Monday, October 22, 2007

Aviation and climate change

Most of us know that flying's bad for climate change, and that we should really holiday closer to home, take the train and videoconference.

Aviation has by far the greatest climate impact of any transport mode, whether measured per passenger kilometre, per tonne kilometre, per € spent, or per hour spent. See the Transport and Environment report, 'Clearing the Air: the myth and reality of aviation and climate change'.

The opening of the St Pancras rail link to the continent on November 14 will allow you to travel in style from the centre of one city to the centre of another faster than ever, for a comparable price to flying in many cases (eg London to Berlin is more or less the same price on BA/tube/rail to/from airport). So what if it takes longer? It's sure going to be less hassle and you can take the sleeper.

But people will still fly - so should aviation be included in the EU emissions trading system (ETS)?


The EU thinks so, and so does the British government. The EU is pressing ahead despite a major rift within the UN body responsible for the sector.

The airlines don't like it. They are kicking and screaming.

The 2007 Assembly of the International Civil Aviation Organisation (ICAO) - a body representing the airlines but also responsible, under the Kyoto Protocol, for reducing emissions from international aviation - passed a resolution earlier this month saying countries should sign separate agreements with all other countries operating in its airspace before applying emissions trading to their carrier airlines.

This was strongly backed by the United States.

To enter into separate agreements would be technically illegal under the Kyoto treaty and disables the whole point of the ETS.

Since 1997 the ICAO has failed to endorse, or issued negative statements on, every serious policy option for cutting greenhouse gas emissions from the sector.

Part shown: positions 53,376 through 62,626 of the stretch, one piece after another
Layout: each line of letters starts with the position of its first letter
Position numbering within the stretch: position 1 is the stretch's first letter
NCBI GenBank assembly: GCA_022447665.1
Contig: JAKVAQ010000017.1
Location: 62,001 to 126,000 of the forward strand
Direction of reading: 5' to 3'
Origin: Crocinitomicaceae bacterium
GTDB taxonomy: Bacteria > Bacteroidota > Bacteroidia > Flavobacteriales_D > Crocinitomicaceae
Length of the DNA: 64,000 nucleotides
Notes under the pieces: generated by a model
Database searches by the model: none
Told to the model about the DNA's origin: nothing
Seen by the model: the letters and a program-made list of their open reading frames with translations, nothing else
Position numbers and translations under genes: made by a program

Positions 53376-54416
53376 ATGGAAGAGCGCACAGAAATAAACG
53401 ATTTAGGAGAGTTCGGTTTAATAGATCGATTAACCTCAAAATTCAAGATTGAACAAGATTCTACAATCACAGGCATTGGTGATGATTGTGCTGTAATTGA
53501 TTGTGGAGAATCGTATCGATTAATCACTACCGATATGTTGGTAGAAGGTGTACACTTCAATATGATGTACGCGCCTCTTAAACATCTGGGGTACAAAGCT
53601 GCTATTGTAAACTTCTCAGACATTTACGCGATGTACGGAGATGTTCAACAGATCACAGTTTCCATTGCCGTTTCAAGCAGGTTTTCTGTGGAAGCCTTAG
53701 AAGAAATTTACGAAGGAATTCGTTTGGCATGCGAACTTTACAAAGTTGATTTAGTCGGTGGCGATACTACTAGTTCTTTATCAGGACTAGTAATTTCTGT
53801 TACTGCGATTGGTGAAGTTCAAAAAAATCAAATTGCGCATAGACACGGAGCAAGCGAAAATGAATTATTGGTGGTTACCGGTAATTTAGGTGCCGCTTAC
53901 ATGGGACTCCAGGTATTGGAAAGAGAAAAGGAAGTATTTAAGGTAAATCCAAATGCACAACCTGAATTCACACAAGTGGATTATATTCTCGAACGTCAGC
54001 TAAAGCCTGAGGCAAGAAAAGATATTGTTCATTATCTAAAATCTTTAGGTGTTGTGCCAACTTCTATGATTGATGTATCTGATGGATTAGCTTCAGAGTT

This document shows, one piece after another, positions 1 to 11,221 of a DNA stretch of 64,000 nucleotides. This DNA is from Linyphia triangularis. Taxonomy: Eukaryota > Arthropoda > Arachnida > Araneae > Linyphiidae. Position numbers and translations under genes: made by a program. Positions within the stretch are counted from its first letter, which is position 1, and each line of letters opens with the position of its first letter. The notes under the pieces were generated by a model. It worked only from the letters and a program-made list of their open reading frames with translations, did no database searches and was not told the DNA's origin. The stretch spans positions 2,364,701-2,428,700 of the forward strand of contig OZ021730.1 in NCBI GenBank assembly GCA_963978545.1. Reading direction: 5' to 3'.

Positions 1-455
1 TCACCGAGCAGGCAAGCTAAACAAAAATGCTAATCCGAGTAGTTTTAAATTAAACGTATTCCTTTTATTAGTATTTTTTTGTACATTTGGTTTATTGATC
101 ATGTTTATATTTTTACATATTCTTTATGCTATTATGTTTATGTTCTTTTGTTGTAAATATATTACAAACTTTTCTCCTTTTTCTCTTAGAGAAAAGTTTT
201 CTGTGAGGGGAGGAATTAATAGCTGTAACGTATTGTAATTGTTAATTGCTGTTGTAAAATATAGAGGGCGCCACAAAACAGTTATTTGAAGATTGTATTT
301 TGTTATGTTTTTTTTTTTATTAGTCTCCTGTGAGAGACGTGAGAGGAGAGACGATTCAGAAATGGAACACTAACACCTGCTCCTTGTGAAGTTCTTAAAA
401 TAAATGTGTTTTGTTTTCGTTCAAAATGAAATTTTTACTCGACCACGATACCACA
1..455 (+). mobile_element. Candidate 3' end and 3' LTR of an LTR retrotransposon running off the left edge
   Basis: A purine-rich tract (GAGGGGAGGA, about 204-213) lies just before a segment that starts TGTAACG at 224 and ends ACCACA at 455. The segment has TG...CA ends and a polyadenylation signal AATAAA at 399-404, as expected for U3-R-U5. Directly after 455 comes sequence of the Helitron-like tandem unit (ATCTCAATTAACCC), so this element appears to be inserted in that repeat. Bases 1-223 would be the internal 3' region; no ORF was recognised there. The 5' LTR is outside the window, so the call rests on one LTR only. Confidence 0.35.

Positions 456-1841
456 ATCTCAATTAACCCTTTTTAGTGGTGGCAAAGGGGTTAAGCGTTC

In retaliation EU member states, and member countries of the wider European Civil Aviation Conference (ECAC) which includes Norway, Switzerland and Turkey, made a 'reservation' against the resolution.

Though ICAO guidance is not legally-binding, the EU has until now acted within its framework. This 'reservation' signals the end of that commitment.

João Vieira, of the Brussels-based group Transport and Environment, called for this body to be disbanded. "After a shameful decade of obstruction and inaction, ICAO must now be stripped of its environmental responsibilities."

But will it make any difference?

But will bringing aviation into the EU Emissions Trading Scheme (ETS) in line with current proposals have any effect on burgeoning air travel?

Not according to a report by the University of Manchester's Tyndall Centre. Its research found that even if carbon dioxide permit prices rose up to €50 per tonne it will have little impact on the price of and demand for flights - and hence will barely dent the rise in emissions.

Current predictions of the carbon credit price are in the range of €15-35. For example consultancies Ideacarbon and Econ said in September that the price for the next five years could be around €15 because of imports of credits from developing countries.

At this price the ETS isn't going to make much difference to anything, let alone airline emissions.

The Low Carbon Kid says pressure must be kept up on governments to curtail flights - and make flying as unfashionable as owning a slave.

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